ACLA Undergraduate Seminar "Revisiting the City"
Since antiquity, cities have been pivotal elements in collective and personal histories. As physical and imagined spaces, they have fostered narratives of grandeur and downfall, center and periphery, democracy and imperialism, temporality and spirituality.
The conception and depiction of the city have evolved across time and space, providing different models of social and cultural relations, influencing aesthetic conventions, and generating particular emotions and values, often in contrast with other geographic settings or forms of communal living.
This seminar invites submissions from undergraduate students addressing the relationship between cities and aesthetic representation (in literature, visual arts, film and other medias, literary, cultural, and critical theories) in any historical period or area of the world. How has the city helped define civilization? In what ways does the urban framework shape characters and events? How are the form and genre of a work of art influenced by the city? What social, political, ethical issues does the representation of the city raise? What contradictions emerge from the depiction of urban life?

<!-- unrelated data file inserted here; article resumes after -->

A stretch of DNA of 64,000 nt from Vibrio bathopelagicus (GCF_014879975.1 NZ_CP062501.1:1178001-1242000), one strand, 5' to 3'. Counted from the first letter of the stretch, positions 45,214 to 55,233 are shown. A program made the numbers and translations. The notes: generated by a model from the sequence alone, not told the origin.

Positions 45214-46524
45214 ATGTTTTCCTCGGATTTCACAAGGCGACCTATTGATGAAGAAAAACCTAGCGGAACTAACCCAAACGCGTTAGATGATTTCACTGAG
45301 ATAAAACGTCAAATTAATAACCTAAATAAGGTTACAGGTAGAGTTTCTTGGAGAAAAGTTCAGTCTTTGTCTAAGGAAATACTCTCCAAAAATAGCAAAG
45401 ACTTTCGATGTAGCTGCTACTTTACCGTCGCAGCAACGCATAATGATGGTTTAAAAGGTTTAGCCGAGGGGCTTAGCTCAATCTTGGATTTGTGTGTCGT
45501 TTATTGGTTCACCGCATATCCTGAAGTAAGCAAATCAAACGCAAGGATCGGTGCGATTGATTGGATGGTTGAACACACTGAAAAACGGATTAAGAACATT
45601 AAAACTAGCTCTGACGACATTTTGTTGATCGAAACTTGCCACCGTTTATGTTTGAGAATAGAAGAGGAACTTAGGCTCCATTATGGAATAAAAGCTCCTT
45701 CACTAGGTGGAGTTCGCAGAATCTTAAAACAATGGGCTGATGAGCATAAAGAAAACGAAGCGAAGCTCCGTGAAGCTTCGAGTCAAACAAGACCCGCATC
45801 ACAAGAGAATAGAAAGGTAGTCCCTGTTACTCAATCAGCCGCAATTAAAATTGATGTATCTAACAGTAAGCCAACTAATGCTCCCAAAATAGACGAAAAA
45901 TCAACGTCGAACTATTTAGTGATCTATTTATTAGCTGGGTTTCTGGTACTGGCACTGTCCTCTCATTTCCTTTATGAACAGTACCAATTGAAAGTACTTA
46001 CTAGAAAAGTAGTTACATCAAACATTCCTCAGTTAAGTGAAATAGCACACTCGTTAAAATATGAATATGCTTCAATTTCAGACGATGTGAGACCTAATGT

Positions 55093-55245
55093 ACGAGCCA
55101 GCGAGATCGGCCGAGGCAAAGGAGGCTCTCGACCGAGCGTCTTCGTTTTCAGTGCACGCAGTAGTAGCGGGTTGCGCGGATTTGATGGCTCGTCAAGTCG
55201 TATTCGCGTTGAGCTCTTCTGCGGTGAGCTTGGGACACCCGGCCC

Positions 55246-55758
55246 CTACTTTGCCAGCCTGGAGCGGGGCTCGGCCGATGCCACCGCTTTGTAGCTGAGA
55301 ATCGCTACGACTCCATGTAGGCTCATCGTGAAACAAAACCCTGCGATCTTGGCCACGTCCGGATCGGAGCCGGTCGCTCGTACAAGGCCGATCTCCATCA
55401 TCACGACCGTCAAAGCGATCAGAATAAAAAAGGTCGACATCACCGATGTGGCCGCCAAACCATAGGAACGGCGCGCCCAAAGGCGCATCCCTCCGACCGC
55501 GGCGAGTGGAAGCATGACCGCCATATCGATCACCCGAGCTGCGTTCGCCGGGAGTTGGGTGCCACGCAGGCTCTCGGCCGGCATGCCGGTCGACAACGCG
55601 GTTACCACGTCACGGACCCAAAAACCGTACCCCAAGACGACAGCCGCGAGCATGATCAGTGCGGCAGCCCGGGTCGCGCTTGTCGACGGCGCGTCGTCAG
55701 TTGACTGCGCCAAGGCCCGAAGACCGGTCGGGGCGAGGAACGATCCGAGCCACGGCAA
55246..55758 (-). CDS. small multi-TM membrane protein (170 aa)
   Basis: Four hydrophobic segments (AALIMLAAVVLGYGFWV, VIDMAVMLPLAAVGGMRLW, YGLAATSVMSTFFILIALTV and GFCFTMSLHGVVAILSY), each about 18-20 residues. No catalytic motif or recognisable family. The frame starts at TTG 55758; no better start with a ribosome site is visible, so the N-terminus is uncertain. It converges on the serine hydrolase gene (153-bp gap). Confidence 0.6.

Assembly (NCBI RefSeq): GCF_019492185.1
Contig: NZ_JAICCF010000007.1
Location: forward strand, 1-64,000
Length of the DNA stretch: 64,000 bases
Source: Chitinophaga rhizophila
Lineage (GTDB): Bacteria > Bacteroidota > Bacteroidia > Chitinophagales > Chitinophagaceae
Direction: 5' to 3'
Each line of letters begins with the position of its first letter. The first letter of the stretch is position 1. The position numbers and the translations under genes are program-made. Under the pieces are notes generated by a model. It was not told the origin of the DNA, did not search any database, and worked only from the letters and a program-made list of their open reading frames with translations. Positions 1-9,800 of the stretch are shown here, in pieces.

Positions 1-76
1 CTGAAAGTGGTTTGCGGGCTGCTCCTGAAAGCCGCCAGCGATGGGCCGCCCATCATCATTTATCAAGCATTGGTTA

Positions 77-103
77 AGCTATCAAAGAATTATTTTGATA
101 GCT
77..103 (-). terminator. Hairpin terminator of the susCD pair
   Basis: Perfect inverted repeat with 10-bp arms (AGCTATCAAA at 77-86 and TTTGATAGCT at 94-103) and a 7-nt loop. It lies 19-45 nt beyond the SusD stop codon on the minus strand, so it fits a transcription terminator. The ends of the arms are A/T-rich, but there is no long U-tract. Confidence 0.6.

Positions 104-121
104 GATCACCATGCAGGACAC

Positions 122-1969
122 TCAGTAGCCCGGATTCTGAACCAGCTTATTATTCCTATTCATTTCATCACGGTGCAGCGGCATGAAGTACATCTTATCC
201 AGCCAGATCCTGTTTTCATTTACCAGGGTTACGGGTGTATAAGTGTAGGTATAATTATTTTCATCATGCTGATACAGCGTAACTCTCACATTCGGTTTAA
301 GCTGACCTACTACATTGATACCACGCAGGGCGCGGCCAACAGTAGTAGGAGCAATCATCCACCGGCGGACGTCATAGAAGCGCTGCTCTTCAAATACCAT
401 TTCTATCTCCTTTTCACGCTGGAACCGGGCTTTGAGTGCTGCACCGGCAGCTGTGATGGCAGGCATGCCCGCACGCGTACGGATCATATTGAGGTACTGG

Comparative papers may engage with ways in which the city as an image, setting, or subject enables an investigation of the following or similar topics (but not exclusively):
Community vs society
Real and ideal cities
Ancient and modern cities
The city in detective fiction, thrillers, noirs
Languages, genres, and narrative perspectives shaped by cities
Utopias and dystopias
The city and the countryside
Nature and culture
Tradition and modernity
The “civilized”/”primitive” dichotomy
Progress, industrialization, technology, and their discontents
Social order and disorder
Urban crowds and revolutions
Gangs, protest, and violence
Class struggle, gender, racial, and economic disparities
Slums, banlieues, and other sites of social and spatial marginalization
Freedom vs alienation
Work and capitalism
Cities and avant-gardes
Colonial and postcolonial legacies
Monuments, ruins, and collective memory
Wars and natural catastrophes
East and West, North and South
Local, national, and transnational identities
Metropolises, megalopolises, globalization, and cosmopolitanism
Migration, borders, multiculturalism
Abstracts are accepted through January 4, 2023 and should be submitted at the following link:
Submitting a paper does NOT guarantee acceptance. The organizer of the seminar will contact students after the selection process is completed.
Undergraduate students will pay no conference registration fees.
For more information about the conference, visit the ACLA website at